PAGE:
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Cook's Walk

Tabbouleh Town

Take a walk through the restaurants, shops and cafes of Anaheim's bustling Little Arabia.


For Armenian food, you go to south Glendale or east Hollywood. For Persian food, it's Westwood or Reseda. For Arab markets and restaurants, the local capital is Anaheim. The three-block stretch of Brookhurst Street from Ball Road to Orange Avenue is home to three Arab markets, two restaurants, two cafes, a butcher shop and a bakery.

All the Middle Eastern cuisines have a lot in common, so the markets stock much the same ingredients that you'd find in a Persian or Armenian store (as well as some Indian ingredients, particularly condiments), and the restaurant menus are a lot like Armenian menus--hummus, tabbouleh, shish kebab, baklava. What makes them specifically Arab? They all have at least a few ingredients or dishes you're not likely to see elsewhere, and some feature tombak, the special aromatic tobacco for smoking in a water pipe.

This is the densest collection of Middle Eastern food businesses in Anaheim, but there are others. If you go a mile south, you'll find a bright new market named Ta'ami at Brookhurst Street and Katella Avenue. If you head half a mile west on Ball Road instead, you'll come across Alexandria Restaurant & Fish Market, Al Sham Pastry, Sarkis Pastry, Anaheim King Market and a Zankou Chicken all in the same mini-mall at Gilbert Street. Little Cairo Restaurant and Janna, a tiny Lebanese eatery with a pool table, are a mile farther west at Dale Street. No surprise, this part of Anaheim is known as Little Arabia.

Some of the businesses have hung American flags in their windows, but you do sense a little unease in the neighborhood. Not so much in the markets, which draw canny shoppers from a variety of ethnic groups and look quite busy. The restaurants, by contrast, seem to be patronized mostly by people speaking Arabic, and business sometimes looks quiet in some of them.

The owners of these businesses are mostly from Syria, Lebanon, Jordan and Palestine, which share a common repertoire of dishes. You can count on seeing olives and olive oils, rice by the sack, bulgur wheat in all its grades, rosewater and orange blossom water, yogurt, fresh flatbreads and filo pastries in the markets.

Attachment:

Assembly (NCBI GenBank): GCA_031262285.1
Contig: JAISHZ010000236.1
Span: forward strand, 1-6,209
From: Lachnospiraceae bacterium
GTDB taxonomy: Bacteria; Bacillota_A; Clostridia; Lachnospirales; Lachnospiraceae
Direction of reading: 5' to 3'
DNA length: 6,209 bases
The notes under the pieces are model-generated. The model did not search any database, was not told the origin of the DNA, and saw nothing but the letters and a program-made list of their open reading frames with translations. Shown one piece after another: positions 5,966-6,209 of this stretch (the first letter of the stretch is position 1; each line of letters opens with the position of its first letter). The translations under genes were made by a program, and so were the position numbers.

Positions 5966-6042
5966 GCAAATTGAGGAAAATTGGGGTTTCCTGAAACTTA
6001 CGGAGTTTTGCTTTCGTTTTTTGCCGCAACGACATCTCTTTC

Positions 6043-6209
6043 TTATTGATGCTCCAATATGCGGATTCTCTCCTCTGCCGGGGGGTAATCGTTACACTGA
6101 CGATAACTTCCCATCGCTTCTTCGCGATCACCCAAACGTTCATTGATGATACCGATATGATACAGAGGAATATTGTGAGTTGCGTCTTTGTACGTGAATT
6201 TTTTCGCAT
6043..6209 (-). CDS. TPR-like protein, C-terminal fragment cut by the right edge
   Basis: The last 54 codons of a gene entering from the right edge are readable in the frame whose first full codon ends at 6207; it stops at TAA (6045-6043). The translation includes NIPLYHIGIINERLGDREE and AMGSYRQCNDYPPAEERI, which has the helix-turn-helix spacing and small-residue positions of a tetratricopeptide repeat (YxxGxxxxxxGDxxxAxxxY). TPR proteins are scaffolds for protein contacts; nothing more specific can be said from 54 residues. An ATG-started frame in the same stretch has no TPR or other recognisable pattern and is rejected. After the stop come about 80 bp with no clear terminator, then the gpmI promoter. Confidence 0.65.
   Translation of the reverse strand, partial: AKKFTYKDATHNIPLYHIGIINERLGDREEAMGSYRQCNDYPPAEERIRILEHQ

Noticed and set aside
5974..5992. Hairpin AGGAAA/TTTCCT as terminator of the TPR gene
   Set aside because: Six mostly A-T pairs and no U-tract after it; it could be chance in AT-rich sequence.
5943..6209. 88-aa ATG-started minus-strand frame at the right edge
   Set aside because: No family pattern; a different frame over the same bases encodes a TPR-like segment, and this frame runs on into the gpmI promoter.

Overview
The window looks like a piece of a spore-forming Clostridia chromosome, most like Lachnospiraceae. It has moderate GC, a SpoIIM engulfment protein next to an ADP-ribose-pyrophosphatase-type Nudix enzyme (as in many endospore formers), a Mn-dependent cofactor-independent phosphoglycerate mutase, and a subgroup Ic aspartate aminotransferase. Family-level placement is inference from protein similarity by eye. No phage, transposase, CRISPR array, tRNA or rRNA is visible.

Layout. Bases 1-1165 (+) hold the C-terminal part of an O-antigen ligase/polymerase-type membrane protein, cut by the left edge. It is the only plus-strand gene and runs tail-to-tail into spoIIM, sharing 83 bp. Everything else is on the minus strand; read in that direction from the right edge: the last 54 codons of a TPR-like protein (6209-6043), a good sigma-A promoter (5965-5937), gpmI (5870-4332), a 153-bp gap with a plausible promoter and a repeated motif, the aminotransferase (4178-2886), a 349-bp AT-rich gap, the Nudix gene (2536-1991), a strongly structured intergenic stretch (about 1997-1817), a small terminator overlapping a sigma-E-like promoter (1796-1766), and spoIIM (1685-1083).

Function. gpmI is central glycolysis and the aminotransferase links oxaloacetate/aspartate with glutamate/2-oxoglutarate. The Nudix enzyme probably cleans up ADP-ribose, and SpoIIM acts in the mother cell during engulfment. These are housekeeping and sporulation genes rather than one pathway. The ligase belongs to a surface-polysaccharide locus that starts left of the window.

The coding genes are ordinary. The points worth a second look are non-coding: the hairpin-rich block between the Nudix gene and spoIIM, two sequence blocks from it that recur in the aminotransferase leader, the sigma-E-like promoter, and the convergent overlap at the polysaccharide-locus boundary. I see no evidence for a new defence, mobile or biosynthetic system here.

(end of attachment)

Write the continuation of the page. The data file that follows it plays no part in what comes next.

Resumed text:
You'll also find syrups and honeys, inexpensive produce, canned Mediterranean vegetables and pickles, a surprising range of European cookies and handsome displays of halal meat (slaughtered according to Islamic law). All the markets carry Arab ingredients such as zaatar (a seasoning of wild thyme mixed with tart ground sumac berry), jamid (spiced buttermilk solids, often added to sauces) and Arab-style cheeses. The stock is mostly the same in all the markets, but each place also carries some unique items.

Also on the street are two cafes of the sort you'd find in Damascus or Amman: male hangouts for drinking Turkish coffee (typically flavored Arab-style with cardamom) and perhaps having a pastry, but mostly for chatting, watching Arabic TV, playing backgammon and smoking the narghile, or water pipe, which has returned to fashion in the Arab world during the last 15 years. If a non-Arab walks into one, the patrons' reaction is likely to be guarded but mostly just very surprised.

1. The pioneer business in the neighborhood was Al Tayebat Grocery, located on the west side of Brookhurst just south of Ball Road. Owner Sami Khouraki, a onetime Kmart manager, opened the store 20 years ago. A few years later he took over the space next door and doubled the size of Al Tayebat (the name means "good things"). Khouraki is from Aleppo, Syria, and likes to emphasize Aleppo's traditional role as the center of trade between Europe and the Middle East. He maintains a Web site where you can place orders.

The south half of the shop, the produce department, mostly stocks the same fruits and vegetables as your local supermarket, at least at this season of the year, though it is likely to have ridged cucumbers (miqta; the Armenian ghoota) and peeled garlic cloves by the 5-pound sack. North of that is a freezer case full of filo and puff pastry, samosa pastry ("samosa pad"), frozen quail and the Middle Eastern vegetables moloukhiya (a green also known as Jew's mallow) and colcas (qulqas, a potato-like root also called taro).

Past that there are six aisles of staples such as oils, condiments, canned vegetables, syrups and pastas. Against the far wall are fresh breads, a little selection of Middle Eastern cooking utensils and a cubbyhole stocked with spices and sacks of rice. Along the west wall are a large halal meat department (whole lambs, $1.99 a pound) and dairy cases featuring domestic Akkawi cheese (like a dense feta, but less salty) and the creamier Nabulsi, not to mention many fetas and string cheeses.

Both narghiles and narghile tobaccos are for sale near the door. The impulse items at the cash register are likely to be frozen quail and bulk dates and walnuts. This is the largest market in the neighborhood and has the greatest number of unique items on its shelves, such as makdous (walnut-stuffed eggplants pickled in olive oil).

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